Australia's Aboriginal culture probably represents the oldest surviving culture in the world, with the use of stone tool technology and painting with red ochre pigment dating back over 60,000 years. Australians never developed an "iron age", "bronze age", or pottery, and the terms "palaeolithic" (old stone age) and "neolithic" (new stone age) are not used in Australia, because stone technology did not progress in the same way as the rest of the world.
The word "aborigine" (with a little "a") means one of the original native inhabitants of any country. The word "Aborigine" (with a capital "A") is used to describe the indigenous people of Australia. In Australia, many non-Aboriginal people use the terms "Aboriginal" and "Aboriginals" as singular and plural nouns for the people. Aborigines describe themselves using the various words which mean "person" from each of their own different language groups (tribes). A person from the Sydney region might describe themselves as Koorie, from Darwin as Larrakeyah, from northeast Arnhem Land asYolgnu, and central Australian has Pitjantjatjara, Pintubi etc.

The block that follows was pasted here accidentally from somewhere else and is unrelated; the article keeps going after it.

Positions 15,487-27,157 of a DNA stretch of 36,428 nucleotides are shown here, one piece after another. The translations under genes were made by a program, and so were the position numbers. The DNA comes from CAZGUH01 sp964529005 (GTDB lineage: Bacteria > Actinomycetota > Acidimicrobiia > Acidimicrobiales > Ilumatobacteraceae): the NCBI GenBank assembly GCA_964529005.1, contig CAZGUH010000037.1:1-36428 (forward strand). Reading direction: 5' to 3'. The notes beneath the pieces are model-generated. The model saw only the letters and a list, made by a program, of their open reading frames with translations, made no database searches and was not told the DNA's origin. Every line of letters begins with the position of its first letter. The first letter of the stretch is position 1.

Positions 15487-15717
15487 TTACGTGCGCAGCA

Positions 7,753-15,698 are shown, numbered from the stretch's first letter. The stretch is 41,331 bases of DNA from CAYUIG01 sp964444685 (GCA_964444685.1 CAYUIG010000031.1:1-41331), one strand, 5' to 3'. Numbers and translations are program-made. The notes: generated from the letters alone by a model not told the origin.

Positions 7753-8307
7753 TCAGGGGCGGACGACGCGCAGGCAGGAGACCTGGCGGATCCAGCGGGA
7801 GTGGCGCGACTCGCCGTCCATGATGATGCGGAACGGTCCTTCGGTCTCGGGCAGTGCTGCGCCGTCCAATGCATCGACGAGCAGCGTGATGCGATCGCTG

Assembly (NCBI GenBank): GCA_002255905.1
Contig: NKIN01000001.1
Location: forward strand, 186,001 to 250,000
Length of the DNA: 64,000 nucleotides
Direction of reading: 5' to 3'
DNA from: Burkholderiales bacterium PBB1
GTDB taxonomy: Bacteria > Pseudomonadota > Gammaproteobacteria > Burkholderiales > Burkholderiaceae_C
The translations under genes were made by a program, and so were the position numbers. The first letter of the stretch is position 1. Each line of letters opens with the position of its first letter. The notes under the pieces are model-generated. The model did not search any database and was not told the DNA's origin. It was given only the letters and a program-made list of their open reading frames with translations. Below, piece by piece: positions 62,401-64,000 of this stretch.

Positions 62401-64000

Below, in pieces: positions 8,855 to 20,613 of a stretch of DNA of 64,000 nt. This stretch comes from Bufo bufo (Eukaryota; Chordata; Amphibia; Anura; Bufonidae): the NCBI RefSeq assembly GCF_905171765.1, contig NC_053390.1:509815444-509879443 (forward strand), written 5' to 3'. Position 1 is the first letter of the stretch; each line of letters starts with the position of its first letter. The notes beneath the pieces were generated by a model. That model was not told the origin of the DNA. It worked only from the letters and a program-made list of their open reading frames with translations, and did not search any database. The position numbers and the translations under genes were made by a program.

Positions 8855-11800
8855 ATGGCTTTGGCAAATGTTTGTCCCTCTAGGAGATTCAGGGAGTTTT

Aborigines have differing views on how their culture should be described. On the one hand, people are proud of their culture and want outsiders to know of it. They have seen the impact of European culture in Australia and the threat this has to their own. Fearing the loss of their knowledge, both secular (non-religious) and sacred, they have imparted much that was once secret, known only to the most senior members of their clans, to explorers, missionaries, pastoralists, interested visitors and anthropologists.
On the other hand, in order to continue their cultural traditions and maintain law and order, they need some of the secrecy of their initiation rites and ceremonies kept. This secrecy makes the process meaningful for future generations.
Australian Aborigines have eaten native animal and plant foods for an estimated 60,000 years of human habitation on the Australian continent.
(Castanospermum australe) are processed to remove the toxins and render them safe to eat. Many foods are also baked in the hot campfire coals,
or baked for several hours in ground ovens. ‘Paperbark’, the bark of Melalauca species, is widely used for wrapping food placed in ground ovens.
Bush bread was made by women using many types of seeds, nuts and corms to process a flour or dough to make bread.
Aboriginal traditional native food use was severely impacted by the invasion of non-indigenous people, via displacement from traditional lands,
destruction of native habitat, and the introduction of non-native foods.
The recent recognition of the nutritional value of native foods by non-indigenous Australian’s is assisting in a renewal of native cuisine.